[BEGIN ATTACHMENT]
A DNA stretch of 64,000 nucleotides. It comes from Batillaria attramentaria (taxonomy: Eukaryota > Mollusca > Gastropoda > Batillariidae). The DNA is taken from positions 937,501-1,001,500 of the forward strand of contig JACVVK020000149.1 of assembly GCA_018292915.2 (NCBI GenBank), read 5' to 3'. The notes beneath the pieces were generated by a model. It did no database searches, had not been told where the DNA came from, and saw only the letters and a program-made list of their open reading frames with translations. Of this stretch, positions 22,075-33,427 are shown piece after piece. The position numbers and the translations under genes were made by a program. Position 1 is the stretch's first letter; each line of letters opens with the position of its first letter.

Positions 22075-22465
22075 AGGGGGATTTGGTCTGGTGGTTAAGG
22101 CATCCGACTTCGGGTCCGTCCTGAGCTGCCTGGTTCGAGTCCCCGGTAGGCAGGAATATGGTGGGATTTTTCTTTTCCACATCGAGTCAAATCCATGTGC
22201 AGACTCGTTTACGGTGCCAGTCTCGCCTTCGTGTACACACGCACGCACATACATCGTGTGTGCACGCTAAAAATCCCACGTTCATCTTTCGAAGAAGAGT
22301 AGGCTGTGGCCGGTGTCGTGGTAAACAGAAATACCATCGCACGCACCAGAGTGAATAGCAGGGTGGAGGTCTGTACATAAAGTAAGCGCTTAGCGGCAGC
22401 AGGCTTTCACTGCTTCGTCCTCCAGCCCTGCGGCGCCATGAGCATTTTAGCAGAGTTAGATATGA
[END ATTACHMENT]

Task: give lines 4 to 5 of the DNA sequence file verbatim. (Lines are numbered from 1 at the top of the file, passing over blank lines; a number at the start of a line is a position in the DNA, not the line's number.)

22101 CATCCGACTTCGGGTCCGTCCTGAGCTGCCTGGTTCGAGTCCCCGGTAGGCAGGAATATGGTGGGATTTTTCTTTTCCACATCGAGTCAAATCCATGTGC
22201 AGACTCGTTTACGGTGCCAGTCTCGCCTTCGTGTACACACGCACGCACATACATCGTGTGTGCACGCTAAAAATCCCACGTTCATCTTTCGAAGAAGAGT